From the tenth slide: how does better access to technology improve work/life balance? Does it enable workaholics to work from home during their offtime? Does it enable employees to feel "home" while fuckin' off on Myspace at work? I doubt that a significant percentage of those sampled were full-time telecommuters who truly felt a better work-life balance(read: they weren't "encouraged" to put in mass overtime just because they worked from home).

Stop this damnable generation reassignment. (0)

Anonymous Coward | more than 6 years ago | (#22773770)

Is there any damned way we could stop reassigning people to other generations.

kthxbye.

And also get off my damned lawn.

Re:Stop this damnable generation reassignment. (0)

Anonymous Coward | more than 6 years ago | (#22774042)

Is there any damned way we could stop reassigning people to other generations. ...no.

P.S: You're supposed to end a damned question with a damned question mark, not a damned period. Now go back to school, sonny, and learn some damned grammar.

Riight (1)

Lyrael (1196443) | more than 6 years ago | (#22773772)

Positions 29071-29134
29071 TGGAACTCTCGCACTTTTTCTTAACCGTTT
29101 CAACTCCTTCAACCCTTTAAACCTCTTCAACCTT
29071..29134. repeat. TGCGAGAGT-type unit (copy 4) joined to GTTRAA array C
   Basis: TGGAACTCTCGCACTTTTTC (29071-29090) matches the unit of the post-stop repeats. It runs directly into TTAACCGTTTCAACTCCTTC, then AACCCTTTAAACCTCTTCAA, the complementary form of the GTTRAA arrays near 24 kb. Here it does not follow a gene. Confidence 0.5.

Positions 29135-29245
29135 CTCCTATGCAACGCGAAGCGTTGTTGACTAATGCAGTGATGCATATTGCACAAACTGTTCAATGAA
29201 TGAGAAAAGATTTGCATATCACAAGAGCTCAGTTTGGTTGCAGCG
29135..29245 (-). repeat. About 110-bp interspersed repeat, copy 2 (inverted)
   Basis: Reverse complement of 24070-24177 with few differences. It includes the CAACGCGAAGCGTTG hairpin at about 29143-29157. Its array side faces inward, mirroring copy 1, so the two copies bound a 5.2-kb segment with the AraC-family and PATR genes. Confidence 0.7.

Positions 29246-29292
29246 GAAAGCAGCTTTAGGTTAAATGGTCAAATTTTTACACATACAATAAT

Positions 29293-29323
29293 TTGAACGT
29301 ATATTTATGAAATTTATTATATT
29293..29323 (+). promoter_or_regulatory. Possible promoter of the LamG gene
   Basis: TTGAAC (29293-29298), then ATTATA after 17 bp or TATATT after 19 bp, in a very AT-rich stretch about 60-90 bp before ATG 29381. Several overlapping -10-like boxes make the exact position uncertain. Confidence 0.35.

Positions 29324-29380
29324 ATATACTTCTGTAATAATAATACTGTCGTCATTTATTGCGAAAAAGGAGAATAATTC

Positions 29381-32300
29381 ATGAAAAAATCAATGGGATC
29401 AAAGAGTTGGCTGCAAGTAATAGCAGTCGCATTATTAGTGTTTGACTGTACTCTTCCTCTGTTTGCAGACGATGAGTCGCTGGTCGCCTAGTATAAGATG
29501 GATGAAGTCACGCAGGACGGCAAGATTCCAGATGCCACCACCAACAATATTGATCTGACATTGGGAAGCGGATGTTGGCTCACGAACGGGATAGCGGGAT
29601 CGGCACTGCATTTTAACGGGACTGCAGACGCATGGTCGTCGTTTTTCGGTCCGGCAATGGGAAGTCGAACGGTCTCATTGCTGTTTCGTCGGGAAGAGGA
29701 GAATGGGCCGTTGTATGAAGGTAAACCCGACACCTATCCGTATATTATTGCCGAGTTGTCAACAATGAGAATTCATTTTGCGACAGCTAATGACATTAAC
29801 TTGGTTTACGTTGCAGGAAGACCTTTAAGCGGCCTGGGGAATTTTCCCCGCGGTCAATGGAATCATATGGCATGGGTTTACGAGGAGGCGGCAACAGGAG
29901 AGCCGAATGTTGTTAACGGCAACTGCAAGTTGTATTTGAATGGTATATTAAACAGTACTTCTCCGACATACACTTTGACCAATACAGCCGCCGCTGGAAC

as part of this younger generation I dunno about PDA's or unauthorised software but I do know I spend more time on /. than I do working...

OTOH, my colleagues around the same age as me most likely don't even know what a PDA is, and installing software of any kind themselves? Out of the question.

Security aware? (2, Interesting)

morgan_greywolf (835522) | more than 6 years ago | (#22773778)

On the upside, the Millenials are more security aware than their older co-workers."
Security aware? Security aware, my ass. Half of these kids think it's okay to deploy their own, separate Internet proxy -- running on a desktop PC running Windows Server with no security patches and running M$ Proxy Server -- with an open wireless access point running on it. And then, not tell anyone about it!

Pffft.

No, I'm not making this up. This really happened one place I worked.

Re:Security aware? (1)

pdusen (1146399) | more than 6 years ago | (#22774016)